Now that Daredevil finally has the costume and the name and the sweet ricocheting batons, I've noticed something unusual: The more we see him in action, the more apparent it is that he straight-up thrashes dudes. To be fair, that's what a superhero is supposed to do, but theatrical accoutrements usually stylize the violence. I'm thinking of Spider-Man's webs or Batman's gadgets — gentler, less savage means of incapacitating wrongdoers than simply beating them to a pulp. It's easier to accept those heroes, even as they take the law into their own hands, because they still seem noble. They're able to do what cops cannot, all while wrapping up criminals with a neat bow.
Daredevil's brand of vigilantism is cruder and meaner than that. Matt Murdock uses his armored fists to either take bad guys down or force them to talk. This is why it's a little difficult to cheer as he roars and bellows and pummels bad men to the brink of consciousness. Of course, it's often thrilling to watch — if only because these dudes are getting wrecked.
But hey, Daredevil doesn't kill. That's the line, and that's why we're supposed to root for him. We're given plenty of reasons why: It's not for any one person to decide whether another lives or dies; there is always a chance for redemption; and if you don't believe there might be good in anyone, then why go on? It's totally cool to hospitalize them, though.
That is what Matt Murdock believes, and that's the case he makes to the Punisher as he wakes up, chained to a chimney on a rooftop. The ensuing philosophical debate takes up the majority of this episode's running time. As the Punisher prepares to mow down his next target — the Dogs of Hell hangout across the street — Daredevil tries to talk him down, hoping to convince him he doesn't have to kill.
The Punisher, of course, isn't having it — he calls Daredevil "a half-measure" (and he also calls him "Red," which is kind of cute) — arguing that he's just sending criminals through a revolving door. They'll only find a way back onto the streets and kill again. Putting them down is the only option. He doesn't believe in redemption, but he does have a code.
It's a well-performed and competently written exchange, but it's also extremely tired. "Why doesn't [superhero name here] just kill [really heinous villain] already?" is one of the top three cliché comic-shop arguments, right up there with "What if these guys teamed up?" and "Who would win in a theoretical fight?" (That last one is coming soon to a theater near you.)
Although TV shows and movies haven't beat this dead horse nearly as much as comics have, it's still been explored in some of the most popular superhero adaptations out there, like Christopher Nolan's Batman movies. So "New York's Finest" isn't exploring new territory here.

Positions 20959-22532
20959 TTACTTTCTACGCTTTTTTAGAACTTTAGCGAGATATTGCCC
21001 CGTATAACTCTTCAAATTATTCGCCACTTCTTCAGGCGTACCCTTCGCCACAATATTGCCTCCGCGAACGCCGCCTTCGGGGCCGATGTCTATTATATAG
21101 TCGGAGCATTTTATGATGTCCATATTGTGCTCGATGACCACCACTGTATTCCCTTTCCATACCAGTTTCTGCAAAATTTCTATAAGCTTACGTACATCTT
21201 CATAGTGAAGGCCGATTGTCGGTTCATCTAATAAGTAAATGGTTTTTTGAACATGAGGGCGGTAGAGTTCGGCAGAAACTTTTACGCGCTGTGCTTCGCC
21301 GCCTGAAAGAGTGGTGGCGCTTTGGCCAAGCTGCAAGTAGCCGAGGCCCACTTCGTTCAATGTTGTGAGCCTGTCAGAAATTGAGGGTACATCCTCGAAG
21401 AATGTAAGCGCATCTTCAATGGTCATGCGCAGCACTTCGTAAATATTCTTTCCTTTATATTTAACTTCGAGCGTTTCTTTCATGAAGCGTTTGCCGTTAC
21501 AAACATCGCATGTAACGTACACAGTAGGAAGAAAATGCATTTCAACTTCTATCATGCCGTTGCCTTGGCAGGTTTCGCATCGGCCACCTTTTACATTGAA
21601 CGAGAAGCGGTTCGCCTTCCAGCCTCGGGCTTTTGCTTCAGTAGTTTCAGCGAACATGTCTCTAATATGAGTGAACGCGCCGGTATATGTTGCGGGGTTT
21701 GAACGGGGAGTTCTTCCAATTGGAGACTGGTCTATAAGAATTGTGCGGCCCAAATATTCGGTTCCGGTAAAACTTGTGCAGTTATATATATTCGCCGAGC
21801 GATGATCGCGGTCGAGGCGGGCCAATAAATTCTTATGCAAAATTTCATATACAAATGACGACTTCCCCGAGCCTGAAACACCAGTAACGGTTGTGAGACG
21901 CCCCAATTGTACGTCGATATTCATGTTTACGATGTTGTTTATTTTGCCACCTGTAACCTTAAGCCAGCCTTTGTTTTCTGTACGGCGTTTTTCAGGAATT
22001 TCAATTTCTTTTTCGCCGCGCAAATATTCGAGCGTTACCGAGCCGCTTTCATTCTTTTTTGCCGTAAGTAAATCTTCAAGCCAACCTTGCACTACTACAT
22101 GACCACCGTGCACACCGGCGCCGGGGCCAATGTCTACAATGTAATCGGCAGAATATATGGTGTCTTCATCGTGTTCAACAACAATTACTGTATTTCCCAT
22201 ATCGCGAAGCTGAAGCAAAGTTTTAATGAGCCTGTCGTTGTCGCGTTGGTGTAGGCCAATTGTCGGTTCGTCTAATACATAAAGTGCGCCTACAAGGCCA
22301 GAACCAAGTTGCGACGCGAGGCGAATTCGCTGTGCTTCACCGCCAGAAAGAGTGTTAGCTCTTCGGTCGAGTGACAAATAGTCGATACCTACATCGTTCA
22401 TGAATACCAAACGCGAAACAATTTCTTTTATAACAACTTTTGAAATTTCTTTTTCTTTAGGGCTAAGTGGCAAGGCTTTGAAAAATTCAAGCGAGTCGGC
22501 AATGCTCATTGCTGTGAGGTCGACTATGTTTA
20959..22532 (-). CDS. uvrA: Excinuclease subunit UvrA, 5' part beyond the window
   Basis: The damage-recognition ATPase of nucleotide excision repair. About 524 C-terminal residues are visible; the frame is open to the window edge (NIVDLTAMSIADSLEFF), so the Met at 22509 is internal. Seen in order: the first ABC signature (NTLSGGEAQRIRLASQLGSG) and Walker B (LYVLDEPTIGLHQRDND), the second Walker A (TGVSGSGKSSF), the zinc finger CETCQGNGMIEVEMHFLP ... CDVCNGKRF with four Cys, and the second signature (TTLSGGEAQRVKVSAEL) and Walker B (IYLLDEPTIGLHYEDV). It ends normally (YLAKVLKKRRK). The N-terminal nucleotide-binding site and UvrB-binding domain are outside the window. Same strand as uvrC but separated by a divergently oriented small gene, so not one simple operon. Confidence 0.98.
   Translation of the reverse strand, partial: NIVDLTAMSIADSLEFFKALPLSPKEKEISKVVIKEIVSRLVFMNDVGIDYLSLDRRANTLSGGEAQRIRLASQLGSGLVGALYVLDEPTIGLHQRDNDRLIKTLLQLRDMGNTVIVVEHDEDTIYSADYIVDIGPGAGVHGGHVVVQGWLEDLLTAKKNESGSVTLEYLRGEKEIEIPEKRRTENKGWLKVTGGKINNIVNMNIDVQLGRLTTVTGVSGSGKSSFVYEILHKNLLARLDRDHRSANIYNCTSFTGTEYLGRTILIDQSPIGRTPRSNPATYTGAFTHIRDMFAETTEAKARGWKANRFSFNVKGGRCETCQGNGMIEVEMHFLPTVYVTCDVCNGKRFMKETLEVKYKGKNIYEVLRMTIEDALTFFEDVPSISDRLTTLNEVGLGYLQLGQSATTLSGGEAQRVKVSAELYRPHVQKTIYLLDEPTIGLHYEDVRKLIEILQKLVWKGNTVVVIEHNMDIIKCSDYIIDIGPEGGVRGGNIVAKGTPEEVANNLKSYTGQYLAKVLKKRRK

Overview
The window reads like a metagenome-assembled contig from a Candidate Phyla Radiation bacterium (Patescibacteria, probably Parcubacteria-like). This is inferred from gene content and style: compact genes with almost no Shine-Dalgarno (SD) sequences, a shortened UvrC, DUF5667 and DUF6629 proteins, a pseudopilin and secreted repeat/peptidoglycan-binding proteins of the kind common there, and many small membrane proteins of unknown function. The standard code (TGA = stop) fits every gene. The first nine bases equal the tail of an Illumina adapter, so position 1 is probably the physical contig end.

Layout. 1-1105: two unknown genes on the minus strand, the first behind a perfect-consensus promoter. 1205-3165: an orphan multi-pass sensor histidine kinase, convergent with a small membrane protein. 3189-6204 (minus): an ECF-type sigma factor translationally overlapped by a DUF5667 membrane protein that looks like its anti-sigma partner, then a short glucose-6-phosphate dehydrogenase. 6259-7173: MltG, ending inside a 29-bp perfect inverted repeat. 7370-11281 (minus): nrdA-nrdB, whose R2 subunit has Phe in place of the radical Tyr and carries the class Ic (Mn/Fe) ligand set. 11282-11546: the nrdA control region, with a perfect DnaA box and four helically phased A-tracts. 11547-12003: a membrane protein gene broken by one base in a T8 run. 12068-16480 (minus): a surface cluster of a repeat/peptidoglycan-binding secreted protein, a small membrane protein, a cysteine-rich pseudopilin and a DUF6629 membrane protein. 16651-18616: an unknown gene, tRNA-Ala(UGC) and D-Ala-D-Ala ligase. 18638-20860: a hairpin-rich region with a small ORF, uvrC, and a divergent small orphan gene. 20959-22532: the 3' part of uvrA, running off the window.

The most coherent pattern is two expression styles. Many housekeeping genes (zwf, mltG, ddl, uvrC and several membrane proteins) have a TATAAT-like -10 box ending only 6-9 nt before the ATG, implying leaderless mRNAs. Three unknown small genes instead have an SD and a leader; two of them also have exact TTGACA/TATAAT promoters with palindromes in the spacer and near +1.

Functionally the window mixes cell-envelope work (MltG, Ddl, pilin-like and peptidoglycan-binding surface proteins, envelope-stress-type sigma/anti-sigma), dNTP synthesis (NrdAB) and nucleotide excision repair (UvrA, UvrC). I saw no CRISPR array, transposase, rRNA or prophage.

It all builds to a tense climax: Punisher takes a gun, puts one in the chamber, tapes Daredevil's hand (which sounds kind of funny now that I'm using words to describe it), then brings Grotto to the rooftop and says he'll kill him unless Daredevil uses his one bullet to take Punisher out. Killing him is the only way to prevent Grotto's death.
Instead, Daredevil uses his one bullet to shoot the chains and free himself, then tackles the Punisher — but not before he manages to shoots Grotto. While Daredevil tries to save Grotto's life, the Punisher springs his attack on the Dogs of Hell, blowing up their bikes and getting them all worked up. Daredevil tries to stop Punisher from killing them all, though, which leaves the gang free to storm the building they're standing on.
Quite the situation you made for yourself there, Red.
Anyway, there's a point to all this. After Daredevil subdues the Punisher, we get … HALLWAY FIGHT PART TWO.
Some quick background first: "Cut Man," the first season's second episode, ended with an Oldboy-esque hallway fight designed to look like one take. Wonderfully choreographed in a way that clearly conveyed Matt's sense of exhaustion and desperation, it's easily one of the best things the series has done. It was Daredevil's first watercooler moment.
The fight scene at the end of "New York's Finest" both echoes "Cut Man" and dials it up to eleven. The mayhem spills out into a stairwell, tripling the number of goons against Matt, who has a gun taped to one hand and a chain wrapped around the other. It's badass and thrilling, but doesn't quite convey the same sort of desperation throughout. And that's fine! The fight is wicked cool, and Daredevil is realistically worn out by the end of it — which is one of the best things about Charlie Cox's performance. He's so good at conveying the physical exhaustion that comes with putting the hurt on so many goons. The show's fights work well when they convey the limits Daredevil is working against, and they falter when they devolve into generic action sequences with an implausibly inexhaustible hero.
That's what Daredevil is best at — depicting the raw, bloodied human behind the masked crusade, in all of his exhaustion and flaws. When Matt beats the crap out of baddies, we can't help but see the cost.
Devil in the Details:
Rosario Dawson deserves better. In a pleasant surprise, Rosario Dawson has returned as Claire Temple, overworked nurse sympathetic to superhuman scuffles. But as pleasant as it is to see her, it's frustrating how Daredevil doesn't give her anything compelling to do — she's really just there so Foggy can ask if Matt has been checked into any hospital and to stand by while Foggy does something I'm about to complain about.
The thing I'm about to complain about. Foggy gets a whole scene in the hospital where he talks two gangbangers down from killing each other. On the Foggy Spectrum, this leans more towards episode one's overextension with the Dogs of Hell, and less towards last episode's terrific staredown with District Attorney Reyes. I like when Foggy has a moment to do Foggy things, but this scene doesn't serve a purpose and stretches credulity.